Attendees at the Bitcoin 2021 Convention, a cryptocurrency conference held a June 4, 2021 in Miami.
Joe Raedle | Getty Images
A recent bitcoin conference in Miami drew a mix of professionals who have wholeheartedly embraced the cryptocurrency.
Yet David Ramirez, chief investment officer at ForUsAll, said he was still able to surprise attendees with a new way to think about their holdings.
“I met with a lot of people who had been investing in this space for quite a while, who were staring down massive capital gains exposure,” Ramirez said. “In the 401(k), that can largely be eliminated.”
ForUsAll announced this month it had teamed up with Coinbase, a cryptocurrency exchange platform, to allow employees to put up to 5% of their 401(k) investments in bitcoin and other cryptocurrencies. The feature is offered through employers who sign up for a so-called self-directed cryptocurrency window.
ForUsAll is not the first company to offer bitcoin and other cryptocurrencies in 401(k) plans. Companies such as BitWage and Digital Asset Investment Management are also working to bring these investments to traditional retirement plans offered by employers.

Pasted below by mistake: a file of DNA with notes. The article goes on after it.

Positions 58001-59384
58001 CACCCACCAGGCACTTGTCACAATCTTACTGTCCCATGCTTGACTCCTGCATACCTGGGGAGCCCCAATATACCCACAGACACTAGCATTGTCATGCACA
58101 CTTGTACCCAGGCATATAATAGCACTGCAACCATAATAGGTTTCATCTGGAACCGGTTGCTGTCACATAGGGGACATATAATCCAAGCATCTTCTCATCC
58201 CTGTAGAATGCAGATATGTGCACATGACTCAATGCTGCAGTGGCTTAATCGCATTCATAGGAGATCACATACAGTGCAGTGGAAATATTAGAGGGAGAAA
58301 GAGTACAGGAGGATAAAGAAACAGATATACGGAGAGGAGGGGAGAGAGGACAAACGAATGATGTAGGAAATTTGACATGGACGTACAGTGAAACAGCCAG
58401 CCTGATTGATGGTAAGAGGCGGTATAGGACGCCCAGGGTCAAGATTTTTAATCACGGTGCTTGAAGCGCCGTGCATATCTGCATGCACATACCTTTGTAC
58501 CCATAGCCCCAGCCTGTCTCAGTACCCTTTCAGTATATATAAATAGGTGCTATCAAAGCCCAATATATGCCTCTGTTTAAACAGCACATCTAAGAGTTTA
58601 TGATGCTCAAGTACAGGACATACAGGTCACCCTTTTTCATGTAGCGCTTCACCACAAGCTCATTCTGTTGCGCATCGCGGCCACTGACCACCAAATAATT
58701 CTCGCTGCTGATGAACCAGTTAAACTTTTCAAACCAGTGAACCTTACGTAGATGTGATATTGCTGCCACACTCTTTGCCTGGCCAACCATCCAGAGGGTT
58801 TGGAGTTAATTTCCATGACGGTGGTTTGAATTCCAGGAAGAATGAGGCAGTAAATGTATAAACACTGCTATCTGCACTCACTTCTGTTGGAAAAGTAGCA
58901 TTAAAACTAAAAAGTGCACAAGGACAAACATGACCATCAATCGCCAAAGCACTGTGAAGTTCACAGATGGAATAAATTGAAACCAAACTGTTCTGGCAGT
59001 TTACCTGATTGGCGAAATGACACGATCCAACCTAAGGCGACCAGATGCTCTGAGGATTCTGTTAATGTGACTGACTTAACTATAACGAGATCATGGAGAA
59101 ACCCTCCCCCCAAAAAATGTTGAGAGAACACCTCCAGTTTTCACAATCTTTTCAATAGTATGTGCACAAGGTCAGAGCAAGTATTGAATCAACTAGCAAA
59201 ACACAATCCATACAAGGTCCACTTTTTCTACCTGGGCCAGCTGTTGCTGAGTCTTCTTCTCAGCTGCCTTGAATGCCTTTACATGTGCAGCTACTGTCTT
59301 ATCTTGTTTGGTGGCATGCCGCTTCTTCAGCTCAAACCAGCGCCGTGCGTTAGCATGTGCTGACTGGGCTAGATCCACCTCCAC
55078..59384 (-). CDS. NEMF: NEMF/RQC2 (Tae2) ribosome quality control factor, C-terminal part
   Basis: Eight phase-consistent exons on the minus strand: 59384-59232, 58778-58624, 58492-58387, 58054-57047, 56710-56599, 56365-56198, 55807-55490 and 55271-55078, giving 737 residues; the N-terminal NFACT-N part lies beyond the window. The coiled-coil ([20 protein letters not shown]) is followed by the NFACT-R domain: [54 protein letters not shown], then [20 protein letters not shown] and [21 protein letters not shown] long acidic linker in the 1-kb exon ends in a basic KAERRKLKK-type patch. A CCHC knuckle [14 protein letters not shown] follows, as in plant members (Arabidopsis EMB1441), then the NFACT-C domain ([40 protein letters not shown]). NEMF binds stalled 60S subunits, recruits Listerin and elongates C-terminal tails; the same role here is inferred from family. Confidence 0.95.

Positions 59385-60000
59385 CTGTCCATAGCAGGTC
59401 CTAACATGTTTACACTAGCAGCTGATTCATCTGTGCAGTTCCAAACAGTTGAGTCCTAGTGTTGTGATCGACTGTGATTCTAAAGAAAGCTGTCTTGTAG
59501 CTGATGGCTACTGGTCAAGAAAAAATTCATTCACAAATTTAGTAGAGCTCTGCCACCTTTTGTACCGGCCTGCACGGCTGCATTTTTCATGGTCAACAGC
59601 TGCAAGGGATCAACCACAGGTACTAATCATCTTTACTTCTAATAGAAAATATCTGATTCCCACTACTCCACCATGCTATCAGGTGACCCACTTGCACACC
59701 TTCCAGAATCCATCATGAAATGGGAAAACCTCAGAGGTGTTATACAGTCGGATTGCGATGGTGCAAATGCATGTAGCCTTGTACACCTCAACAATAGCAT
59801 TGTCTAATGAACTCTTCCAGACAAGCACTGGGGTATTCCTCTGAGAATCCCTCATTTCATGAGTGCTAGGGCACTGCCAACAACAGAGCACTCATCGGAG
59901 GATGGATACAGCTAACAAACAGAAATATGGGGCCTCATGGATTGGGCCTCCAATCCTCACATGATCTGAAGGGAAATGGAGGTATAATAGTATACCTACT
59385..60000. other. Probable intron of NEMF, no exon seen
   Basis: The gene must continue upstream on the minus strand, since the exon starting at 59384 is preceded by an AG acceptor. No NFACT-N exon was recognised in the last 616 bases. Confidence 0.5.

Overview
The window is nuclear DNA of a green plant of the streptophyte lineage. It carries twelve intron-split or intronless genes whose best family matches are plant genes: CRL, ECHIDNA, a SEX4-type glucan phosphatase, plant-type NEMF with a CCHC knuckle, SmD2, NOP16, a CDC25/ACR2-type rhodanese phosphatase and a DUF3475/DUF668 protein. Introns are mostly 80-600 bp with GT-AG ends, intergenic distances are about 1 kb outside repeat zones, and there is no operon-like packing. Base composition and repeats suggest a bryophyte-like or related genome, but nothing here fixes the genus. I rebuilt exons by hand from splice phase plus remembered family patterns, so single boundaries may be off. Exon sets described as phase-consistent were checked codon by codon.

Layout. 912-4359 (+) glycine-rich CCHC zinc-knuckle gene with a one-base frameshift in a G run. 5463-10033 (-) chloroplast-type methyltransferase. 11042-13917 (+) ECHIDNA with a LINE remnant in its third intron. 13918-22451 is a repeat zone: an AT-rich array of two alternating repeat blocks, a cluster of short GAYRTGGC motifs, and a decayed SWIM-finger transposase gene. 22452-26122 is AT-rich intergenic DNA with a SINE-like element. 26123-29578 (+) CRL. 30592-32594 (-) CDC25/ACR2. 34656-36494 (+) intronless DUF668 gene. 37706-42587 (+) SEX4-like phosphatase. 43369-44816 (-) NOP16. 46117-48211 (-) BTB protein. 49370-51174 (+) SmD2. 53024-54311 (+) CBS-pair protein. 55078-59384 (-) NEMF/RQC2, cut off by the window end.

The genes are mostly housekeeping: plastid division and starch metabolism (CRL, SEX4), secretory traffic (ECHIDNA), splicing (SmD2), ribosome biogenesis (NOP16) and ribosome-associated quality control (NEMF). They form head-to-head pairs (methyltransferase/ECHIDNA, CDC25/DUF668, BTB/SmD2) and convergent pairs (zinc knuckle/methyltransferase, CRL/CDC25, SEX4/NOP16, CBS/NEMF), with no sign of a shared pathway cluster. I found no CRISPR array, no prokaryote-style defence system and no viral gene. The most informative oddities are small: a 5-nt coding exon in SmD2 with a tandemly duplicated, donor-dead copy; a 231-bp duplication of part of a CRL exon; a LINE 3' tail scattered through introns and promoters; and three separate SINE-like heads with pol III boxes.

Investors can already tap into cryptocurrency through their individual retirement accounts. And some professionals say they see a growing appetite to expand that to 401(k) plans, too.
Yet many traditional players in the industry are skeptical that employers offering retirement plans, known as plan sponsors, will clamor to offer these investments.
“Plan sponsors in general are still very unlikely to want to adopt any type of cryptocurrency into their investment line-up,” said Aaron Pottichen, senior vice president at Alliant Retirement Consulting.
At the heart of the debate is whether these kinds of investments in a 401(k) will ultimately help or hurt investors.
Art at the cryptocurrency conference Bitcoin 2021 Convention at the Mana Convention Center in Miami on June 4, 2021.
Marco Bello | AFP | Getty Images
Because 401(k) plans are the primary savings choice for many Americans, not being able to access cryptocurrency in those accounts puts investors at a “structural disadvantage,” Ramirez said.
Taxes are one big reason.